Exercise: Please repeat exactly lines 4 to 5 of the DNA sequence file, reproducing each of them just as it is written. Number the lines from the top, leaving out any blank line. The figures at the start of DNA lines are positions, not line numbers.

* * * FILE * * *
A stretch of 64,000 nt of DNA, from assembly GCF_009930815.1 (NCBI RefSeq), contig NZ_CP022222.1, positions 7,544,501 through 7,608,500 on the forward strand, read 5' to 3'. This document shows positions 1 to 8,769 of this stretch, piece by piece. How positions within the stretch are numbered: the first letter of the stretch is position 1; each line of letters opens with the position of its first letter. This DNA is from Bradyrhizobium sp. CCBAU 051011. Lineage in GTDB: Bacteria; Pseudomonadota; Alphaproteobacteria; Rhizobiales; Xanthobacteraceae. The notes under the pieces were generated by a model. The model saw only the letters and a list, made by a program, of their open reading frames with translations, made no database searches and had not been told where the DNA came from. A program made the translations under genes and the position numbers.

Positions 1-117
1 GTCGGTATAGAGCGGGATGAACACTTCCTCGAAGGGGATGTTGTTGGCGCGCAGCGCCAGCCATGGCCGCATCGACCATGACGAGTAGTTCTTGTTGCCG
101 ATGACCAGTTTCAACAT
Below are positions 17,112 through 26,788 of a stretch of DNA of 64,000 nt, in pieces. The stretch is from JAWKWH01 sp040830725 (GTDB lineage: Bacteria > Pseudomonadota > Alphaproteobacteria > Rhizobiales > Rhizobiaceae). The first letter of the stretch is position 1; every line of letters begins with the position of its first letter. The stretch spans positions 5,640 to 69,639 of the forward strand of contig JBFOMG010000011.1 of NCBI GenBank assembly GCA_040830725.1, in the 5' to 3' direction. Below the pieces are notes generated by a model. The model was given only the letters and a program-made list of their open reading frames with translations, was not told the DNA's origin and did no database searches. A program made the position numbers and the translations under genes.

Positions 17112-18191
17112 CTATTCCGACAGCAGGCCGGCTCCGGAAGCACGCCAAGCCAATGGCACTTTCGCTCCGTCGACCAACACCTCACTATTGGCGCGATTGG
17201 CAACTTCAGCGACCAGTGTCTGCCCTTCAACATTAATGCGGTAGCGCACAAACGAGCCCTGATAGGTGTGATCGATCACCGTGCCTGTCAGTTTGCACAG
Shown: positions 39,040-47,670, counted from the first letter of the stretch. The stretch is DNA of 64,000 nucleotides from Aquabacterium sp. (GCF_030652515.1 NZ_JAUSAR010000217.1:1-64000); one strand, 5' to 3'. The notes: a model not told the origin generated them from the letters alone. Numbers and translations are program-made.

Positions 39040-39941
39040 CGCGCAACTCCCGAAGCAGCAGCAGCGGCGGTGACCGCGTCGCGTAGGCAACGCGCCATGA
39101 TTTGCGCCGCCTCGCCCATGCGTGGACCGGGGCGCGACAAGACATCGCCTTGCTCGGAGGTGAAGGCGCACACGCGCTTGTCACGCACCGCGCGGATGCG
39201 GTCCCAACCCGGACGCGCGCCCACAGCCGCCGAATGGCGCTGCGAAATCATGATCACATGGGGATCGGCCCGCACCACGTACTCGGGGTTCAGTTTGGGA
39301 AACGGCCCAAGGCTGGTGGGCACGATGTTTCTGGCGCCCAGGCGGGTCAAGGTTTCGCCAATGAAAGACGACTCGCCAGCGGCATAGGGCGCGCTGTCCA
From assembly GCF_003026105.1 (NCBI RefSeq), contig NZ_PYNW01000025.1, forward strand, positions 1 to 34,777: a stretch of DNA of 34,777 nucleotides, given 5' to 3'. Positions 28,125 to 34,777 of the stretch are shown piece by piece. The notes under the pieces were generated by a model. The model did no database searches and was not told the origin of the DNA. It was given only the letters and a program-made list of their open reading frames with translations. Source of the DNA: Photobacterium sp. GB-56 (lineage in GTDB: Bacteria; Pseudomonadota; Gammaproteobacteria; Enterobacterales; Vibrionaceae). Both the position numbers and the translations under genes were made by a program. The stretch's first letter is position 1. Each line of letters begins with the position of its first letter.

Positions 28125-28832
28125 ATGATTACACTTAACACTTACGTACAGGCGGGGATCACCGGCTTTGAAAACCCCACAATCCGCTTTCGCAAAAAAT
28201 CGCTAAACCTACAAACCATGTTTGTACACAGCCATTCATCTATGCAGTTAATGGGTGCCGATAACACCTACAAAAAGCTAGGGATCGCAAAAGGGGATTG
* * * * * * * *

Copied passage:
101 ATGACCAGTTTCAACAT
Below are positions 17,112 through 26,788 of a stretch of DNA of 64,000 nt, in pieces. The stretch is from JAWKWH01 sp040830725 (GTDB lineage: Bacteria > Pseudomonadota > Alphaproteobacteria > Rhizobiales > Rhizobiaceae). The first letter of the stretch is position 1; every line of letters begins with the position of its first letter. The stretch spans positions 5,640 to 69,639 of the forward strand of contig JBFOMG010000011.1 of NCBI GenBank assembly GCA_040830725.1, in the 5' to 3' direction. Below the pieces are notes generated by a model. The model was given only the letters and a program-made list of their open reading frames with translations, was not told the DNA's origin and did no database searches. A program made the position numbers and the translations under genes.